Monday, August 27, 2007
Workers Who Bring Asbestos Home
Bergman & Frockt: Families of Workers Who Bring Asbestos Home On Work Clothes May Now File Their Own Claims Against the Worker's Employer
The Washington State Court of Appeals establishes a precedent that may finally allow thousands of Puget Sound family members to seek their own relief
SEATTLE, Aug. 27 /PRNewswire/ -- A Washington State Court of Appeals decision paved the way for claims to be filed on behalf of individuals exposed to deadly asbestos fibers brought into the home by thousands of Washington workers. The decision overturned a lower court ruling and set a precedent that could allow hundreds of family members and others living in the same home to file their own claims.
"For decades, people working with or around asbestos products brought deadly fibers home on their clothing, thereby exposing their families to cancerous materials," explains Seattle attorney Matthew Bergman. "Until now it has been very difficult for individuals who develop asbestos-related diseases as a result of household exposures to pursue a claim against the employer, even though the hazards of asbestos were well documented by the early 1950s. This ruling gives new hope to family members suffering from diseases caused by asbestos exposure."
"There is not a day that goes by that I don't wish I could go back and change things," says Lawrence Rochon, whose wife Adeline was diagnosed with mesothelioma in November 2004 and passed away soon after. "My wife was a wonderful woman who took pride in caring for her family. She didn't deserve to die in such a horrible way."
Adeline Rochon was a mother of seven who dutifully fulfilled the household chores during her 49-year marriage to Lawrence Rochon. For more than 10 years, Lawrence Rochon worked with and around asbestos containing products while employed at the Scott Paper Mill in Everett. Every night he came home, changed out of his work clothes and Adeline washed them regularly. That simple task may have caused the mesothelioma that eventually took her life.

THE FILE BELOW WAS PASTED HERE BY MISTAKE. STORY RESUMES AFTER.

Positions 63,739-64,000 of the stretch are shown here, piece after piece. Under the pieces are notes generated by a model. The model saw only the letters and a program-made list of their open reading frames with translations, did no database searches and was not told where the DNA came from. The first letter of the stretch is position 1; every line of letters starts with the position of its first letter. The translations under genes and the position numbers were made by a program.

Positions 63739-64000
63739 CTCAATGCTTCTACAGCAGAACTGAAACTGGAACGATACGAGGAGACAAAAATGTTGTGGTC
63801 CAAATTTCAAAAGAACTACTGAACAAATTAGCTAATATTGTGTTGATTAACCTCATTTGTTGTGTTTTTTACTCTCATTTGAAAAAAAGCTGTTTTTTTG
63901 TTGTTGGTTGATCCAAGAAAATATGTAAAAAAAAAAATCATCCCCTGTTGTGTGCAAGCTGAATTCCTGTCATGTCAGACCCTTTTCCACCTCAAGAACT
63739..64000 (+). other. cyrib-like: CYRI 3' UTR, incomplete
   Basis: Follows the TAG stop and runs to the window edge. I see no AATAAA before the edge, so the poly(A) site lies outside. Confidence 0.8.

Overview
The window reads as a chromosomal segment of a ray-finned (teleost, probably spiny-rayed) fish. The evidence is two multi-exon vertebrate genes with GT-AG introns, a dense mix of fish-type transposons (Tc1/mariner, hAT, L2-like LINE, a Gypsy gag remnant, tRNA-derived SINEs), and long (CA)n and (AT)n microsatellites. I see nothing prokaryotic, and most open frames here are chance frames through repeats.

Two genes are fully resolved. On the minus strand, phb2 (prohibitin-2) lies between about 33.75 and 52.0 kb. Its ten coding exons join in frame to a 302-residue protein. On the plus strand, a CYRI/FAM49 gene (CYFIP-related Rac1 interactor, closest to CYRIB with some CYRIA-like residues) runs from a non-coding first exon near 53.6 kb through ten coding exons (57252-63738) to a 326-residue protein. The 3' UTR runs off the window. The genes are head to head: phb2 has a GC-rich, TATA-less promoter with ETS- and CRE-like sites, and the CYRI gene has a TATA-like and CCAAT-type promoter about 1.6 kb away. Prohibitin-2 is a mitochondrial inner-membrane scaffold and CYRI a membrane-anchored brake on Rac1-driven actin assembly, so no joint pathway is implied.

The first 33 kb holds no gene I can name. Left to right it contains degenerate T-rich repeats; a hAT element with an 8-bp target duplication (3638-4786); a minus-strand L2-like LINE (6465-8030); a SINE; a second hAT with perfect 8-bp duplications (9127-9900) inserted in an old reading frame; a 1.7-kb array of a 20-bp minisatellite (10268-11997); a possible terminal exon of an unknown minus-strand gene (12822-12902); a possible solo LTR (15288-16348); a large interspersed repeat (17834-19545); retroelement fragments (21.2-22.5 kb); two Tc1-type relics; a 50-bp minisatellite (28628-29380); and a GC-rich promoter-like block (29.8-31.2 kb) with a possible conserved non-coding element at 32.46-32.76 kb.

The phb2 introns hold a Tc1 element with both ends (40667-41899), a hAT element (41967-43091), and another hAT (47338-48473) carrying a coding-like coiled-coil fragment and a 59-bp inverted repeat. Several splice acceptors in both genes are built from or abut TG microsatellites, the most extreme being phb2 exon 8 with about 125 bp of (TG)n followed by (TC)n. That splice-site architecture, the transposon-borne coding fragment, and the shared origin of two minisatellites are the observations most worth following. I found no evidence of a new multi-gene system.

Kimberly Clark Corporation acquired the Scott Paper Company, including its mill in Everett, in 1996, thereby assuming its legal responsibilities. Kimberly Clark had successfully argued in Snohomish County Superior Court that it had no duty of care to Mrs. Rochon because the potential for harm was not foreseeable. The Washington State Court of Appeals overturned the lower court's ruling. Judge J. Cox wrote in the decision, "Kimberly Clark had a duty to prevent injury from an unreasonable risk of harm it had itself created."
Asbestos was used for decades in the shipbuilding, aluminum and wood products industries. These industries employed hundreds of thousands of workers throughout Washington State from the 1940s through the 1970s. As a result, Washington now has the second highest rate of asbestos related cancer in the nation.
Up to the late 1970s, asbestos was also a common ingredient in joint compounds and ceiling and wall textures, products widely used in commercial and residential construction as well as home remodeling projects.
Asbestos exposure has been linked to several deadly diseases, including asbestosis, lung cancer and mesothelioma, a cancer of chest lining that may take as long as 15-40 years to manifest. Once diagnosed, mesothelioma patients often have only months to live.
About Bergman & Frockt
Bergman & Frockt is a Seattle-based law firm that focuses on representing individuals and families who have been harmed by more powerful interests. The firm built its reputation on serious asbestos diseases claims and is expanding its practice to benzene and predatory lending cases. Matthew Bergman is the firm's managing partner and one of seven lawyers across the nation who recently negotiated a $4 billion national settlement with the Halliburton Corporation for its asbestos liabilities, approximately $30 million of which went to Bergman & Frock clients residing primarily in the Pacific Northwest. Bergman also served on the committee that negotiated a $5.1 billion bankruptcy settlement with Owens Corning that will result in over $50 million in payments to Pacific Northwest victims.
Bergman & Frockt
Firmani + Associates, Inc.
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